A Working Definition of Spatial Thinking

05-23-2013 10:30 PM
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The phrase "spatial thinking" has been receiving increasing attention over the past decade, encouraged in part from the National Research Council's report Learning to Think Spatially:  GIS as a Support System in the K-12 Curriculum.   However, in many ways, we in the GIS education community have been immersed in promoting and supporting spatial thinking in education for far longer than that; indeed, for over 20 years.  Beginning in the early 1990s, a handful of innovative K-12 teachers, along with a few interested faculty in universities, nonprofit organizations, and government agencies working closely with K-12 educators, as well as the Esri Education Team (which began in 1992), to bring spatial thinking through the use of GIS tools to primary and secondary schools.  At the same time, the Esri Higher Education program began.  At the university level, spatial thinking has long been nurtured by research and practice from the fields of geography, science education, cognitive psychology, human-computer interaction, and others.

Spatial Thinking: Perspective, Skills, and Content.

What exactly is spatial thinking?  There have been many attempts to define it.   My interest in it lies mostly on the geographic side, so, perhaps my definition is better labeled as "geospatial thinking."  This overlaps some with "geoliteracy", which has also been receiving increasing attention.  My working definition of spatial thinking is "Identifying, analyzing, and understanding the location, scale, patterns, and trends of the geographic and temporal relationships among data, phenomena, and issues."

More important to me than the definition, though is that the diverse communities of scholars and practitioners who care about this topic work together to ensure that it is supported, taught, and put to use in education and in society.  What is our goal in terms of spatial thinking?  I like how the NRC report puts it:  It is to cultivate the spatial thinking "habit of mind."  This habit of mind is the geographic perspective on how the world works, including how systems function, how and why certain relationships exist, and also how we might approach and solve problems.  How can we cultivate spatial thinking?  That, friends, is the subject of many of the essays that appear in this blog, from pedagogical strategies to specific skills and technologies used.  What could be our measure of success?  If we can identify key points in the educational curriculum where spatial thinking can enhance what and how we are teaching, and in those points, to put spatial thinking skills into practice, then I think we have succeeded.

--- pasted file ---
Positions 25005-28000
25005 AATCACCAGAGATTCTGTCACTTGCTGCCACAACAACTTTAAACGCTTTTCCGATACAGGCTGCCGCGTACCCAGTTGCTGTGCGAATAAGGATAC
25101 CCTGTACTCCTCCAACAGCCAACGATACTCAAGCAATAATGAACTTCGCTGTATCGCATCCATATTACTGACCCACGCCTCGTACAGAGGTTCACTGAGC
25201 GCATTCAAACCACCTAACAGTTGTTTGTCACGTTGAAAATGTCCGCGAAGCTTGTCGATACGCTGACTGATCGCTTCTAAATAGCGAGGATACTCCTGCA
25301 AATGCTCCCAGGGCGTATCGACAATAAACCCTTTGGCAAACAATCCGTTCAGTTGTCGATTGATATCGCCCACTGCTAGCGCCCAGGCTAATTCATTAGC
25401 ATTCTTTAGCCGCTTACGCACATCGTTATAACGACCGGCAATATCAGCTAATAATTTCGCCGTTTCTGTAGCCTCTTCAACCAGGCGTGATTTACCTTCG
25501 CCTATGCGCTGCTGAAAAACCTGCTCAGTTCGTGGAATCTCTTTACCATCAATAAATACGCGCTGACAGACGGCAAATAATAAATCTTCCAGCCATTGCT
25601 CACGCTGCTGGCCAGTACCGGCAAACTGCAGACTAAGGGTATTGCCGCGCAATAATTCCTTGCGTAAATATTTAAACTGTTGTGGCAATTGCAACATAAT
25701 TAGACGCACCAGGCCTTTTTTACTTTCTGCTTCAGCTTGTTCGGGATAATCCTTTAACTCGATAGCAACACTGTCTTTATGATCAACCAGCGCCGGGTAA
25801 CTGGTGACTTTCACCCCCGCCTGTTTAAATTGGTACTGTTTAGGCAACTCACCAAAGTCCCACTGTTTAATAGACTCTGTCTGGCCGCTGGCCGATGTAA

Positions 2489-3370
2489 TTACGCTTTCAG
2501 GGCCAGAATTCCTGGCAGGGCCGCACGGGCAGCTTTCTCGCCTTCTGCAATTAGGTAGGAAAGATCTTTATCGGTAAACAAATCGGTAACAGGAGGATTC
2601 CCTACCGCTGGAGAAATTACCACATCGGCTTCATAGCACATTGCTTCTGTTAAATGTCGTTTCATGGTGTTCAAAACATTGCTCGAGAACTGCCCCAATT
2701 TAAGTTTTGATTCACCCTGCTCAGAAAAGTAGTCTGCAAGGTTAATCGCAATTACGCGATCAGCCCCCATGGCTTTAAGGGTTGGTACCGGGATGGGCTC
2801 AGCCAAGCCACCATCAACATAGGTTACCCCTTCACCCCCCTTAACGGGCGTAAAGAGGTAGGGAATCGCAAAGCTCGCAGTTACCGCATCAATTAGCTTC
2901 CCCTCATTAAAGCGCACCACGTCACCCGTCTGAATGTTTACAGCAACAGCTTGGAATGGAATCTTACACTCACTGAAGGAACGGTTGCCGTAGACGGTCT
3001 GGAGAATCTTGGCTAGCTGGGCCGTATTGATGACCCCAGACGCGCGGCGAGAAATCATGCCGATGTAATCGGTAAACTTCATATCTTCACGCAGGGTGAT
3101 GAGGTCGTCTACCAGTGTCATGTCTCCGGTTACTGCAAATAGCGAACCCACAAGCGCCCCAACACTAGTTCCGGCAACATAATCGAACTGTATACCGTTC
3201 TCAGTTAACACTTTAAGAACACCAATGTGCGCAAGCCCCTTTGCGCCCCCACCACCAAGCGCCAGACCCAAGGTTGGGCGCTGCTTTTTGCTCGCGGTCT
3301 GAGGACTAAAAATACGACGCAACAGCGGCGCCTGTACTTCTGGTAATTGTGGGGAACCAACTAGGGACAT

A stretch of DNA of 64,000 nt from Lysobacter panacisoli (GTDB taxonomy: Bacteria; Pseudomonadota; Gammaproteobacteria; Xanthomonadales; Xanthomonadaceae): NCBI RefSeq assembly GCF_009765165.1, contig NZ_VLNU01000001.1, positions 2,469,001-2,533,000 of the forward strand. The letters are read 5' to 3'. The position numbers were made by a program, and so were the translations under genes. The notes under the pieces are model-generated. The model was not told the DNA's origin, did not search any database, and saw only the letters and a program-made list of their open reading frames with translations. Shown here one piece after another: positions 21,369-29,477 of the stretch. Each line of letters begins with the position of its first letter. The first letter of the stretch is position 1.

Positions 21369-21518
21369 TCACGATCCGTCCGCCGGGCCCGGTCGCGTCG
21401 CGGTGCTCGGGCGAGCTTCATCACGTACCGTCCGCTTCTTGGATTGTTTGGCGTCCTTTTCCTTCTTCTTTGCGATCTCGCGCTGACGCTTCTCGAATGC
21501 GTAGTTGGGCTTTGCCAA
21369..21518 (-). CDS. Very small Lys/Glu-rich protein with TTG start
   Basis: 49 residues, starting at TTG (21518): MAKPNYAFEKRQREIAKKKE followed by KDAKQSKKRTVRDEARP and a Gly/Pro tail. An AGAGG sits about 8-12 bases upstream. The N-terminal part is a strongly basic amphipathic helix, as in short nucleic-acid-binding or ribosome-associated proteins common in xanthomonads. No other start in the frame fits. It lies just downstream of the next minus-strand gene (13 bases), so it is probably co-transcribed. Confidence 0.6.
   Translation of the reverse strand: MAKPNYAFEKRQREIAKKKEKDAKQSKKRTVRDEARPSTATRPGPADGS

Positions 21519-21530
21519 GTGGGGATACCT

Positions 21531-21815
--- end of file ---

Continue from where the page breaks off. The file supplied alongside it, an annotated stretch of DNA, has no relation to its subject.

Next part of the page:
What is your definition of spatial thinking?   When, where, and how do you think spatial thinking should be put into practice?
About the Author
I believe that spatial thinking can transform education and society through the application of Geographic Information Systems for instruction, research, administration, and policy. I hold 3 degrees in Geography, have served at NOAA, the US Census Bureau, and USGS as a cartographer and geographer, and teach a variety of F2F (Face to Face) (including T3G) and online courses. I have authored a variety of books and textbooks about the environment, STEM, GIS, and education. These include "Interpreting Our World", "Essentials of the Environment", "Tribal GIS", "The GIS Guide to Public Domain Data", "International Perspectives on Teaching and Learning with GIS In Secondary Education", "Spatial Mathematics" and others. I write for 2 blogs, 2 monthly podcasts, and a variety of journals, and have created over 5,000 videos on the Our Earth YouTube channel. Yet, as time passes, the more I realize my own limitations and that this is a lifelong learning endeavor and thus I actively seek mentors and collaborators.